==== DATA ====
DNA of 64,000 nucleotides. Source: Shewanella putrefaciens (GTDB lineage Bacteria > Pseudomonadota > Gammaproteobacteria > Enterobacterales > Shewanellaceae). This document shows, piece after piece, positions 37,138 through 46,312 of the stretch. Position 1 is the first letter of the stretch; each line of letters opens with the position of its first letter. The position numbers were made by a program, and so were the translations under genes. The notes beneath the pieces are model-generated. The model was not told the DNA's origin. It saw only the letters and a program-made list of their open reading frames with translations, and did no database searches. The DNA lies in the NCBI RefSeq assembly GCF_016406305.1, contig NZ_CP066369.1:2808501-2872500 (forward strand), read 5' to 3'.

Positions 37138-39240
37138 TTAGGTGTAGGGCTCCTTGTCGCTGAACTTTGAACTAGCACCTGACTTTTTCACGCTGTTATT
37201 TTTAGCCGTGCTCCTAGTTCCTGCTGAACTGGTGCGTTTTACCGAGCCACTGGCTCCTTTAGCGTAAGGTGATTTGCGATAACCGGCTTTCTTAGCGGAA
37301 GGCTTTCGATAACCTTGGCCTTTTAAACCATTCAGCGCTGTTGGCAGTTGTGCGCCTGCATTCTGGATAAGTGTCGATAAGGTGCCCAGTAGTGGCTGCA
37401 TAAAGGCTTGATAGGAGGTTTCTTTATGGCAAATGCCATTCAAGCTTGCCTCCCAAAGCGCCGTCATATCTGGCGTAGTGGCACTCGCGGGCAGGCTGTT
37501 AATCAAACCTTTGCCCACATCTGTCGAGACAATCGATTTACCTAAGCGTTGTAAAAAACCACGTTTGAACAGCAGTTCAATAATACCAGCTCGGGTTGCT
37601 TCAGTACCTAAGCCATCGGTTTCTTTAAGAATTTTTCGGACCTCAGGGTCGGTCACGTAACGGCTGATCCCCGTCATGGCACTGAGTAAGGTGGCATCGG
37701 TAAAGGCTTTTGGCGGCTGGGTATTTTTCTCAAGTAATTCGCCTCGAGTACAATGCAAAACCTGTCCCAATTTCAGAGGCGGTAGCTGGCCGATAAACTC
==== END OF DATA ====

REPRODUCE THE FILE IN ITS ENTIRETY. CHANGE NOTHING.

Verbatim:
DNA of 64,000 nucleotides. Source: Shewanella putrefaciens (GTDB lineage Bacteria > Pseudomonadota > Gammaproteobacteria > Enterobacterales > Shewanellaceae). This document shows, piece after piece, positions 37,138 through 46,312 of the stretch. Position 1 is the first letter of the stretch; each line of letters opens with the position of its first letter. The position numbers were made by a program, and so were the translations under genes. The notes beneath the pieces are model-generated. The model was not told the DNA's origin. It saw only the letters and a program-made list of their open reading frames with translations, and did no database searches. The DNA lies in the NCBI RefSeq assembly GCF_016406305.1, contig NZ_CP066369.1:2808501-2872500 (forward strand), read 5' to 3'.

Positions 37138-39240
37138 TTAGGTGTAGGGCTCCTTGTCGCTGAACTTTGAACTAGCACCTGACTTTTTCACGCTGTTATT
37201 TTTAGCCGTGCTCCTAGTTCCTGCTGAACTGGTGCGTTTTACCGAGCCACTGGCTCCTTTAGCGTAAGGTGATTTGCGATAACCGGCTTTCTTAGCGGAA
37301 GGCTTTCGATAACCTTGGCCTTTTAAACCATTCAGCGCTGTTGGCAGTTGTGCGCCTGCATTCTGGATAAGTGTCGATAAGGTGCCCAGTAGTGGCTGCA
37401 TAAAGGCTTGATAGGAGGTTTCTTTATGGCAAATGCCATTCAAGCTTGCCTCCCAAAGCGCCGTCATATCTGGCGTAGTGGCACTCGCGGGCAGGCTGTT
37501 AATCAAACCTTTGCCCACATCTGTCGAGACAATCGATTTACCTAAGCGTTGTAAAAAACCACGTTTGAACAGCAGTTCAATAATACCAGCTCGGGTTGCT
37601 TCAGTACCTAAGCCATCGGTTTCTTTAAGAATTTTTCGGACCTCAGGGTCGGTCACGTAACGGCTGATCCCCGTCATGGCACTGAGTAAGGTGGCATCGG
37701 TAAAGGCTTTTGGCGGCTGGGTATTTTTCTCAAGTAATTCGCCTCGAGTACAATGCAAAACCTGTCCCAATTTCAGAGGCGGTAGCTGGCCGATAAACTC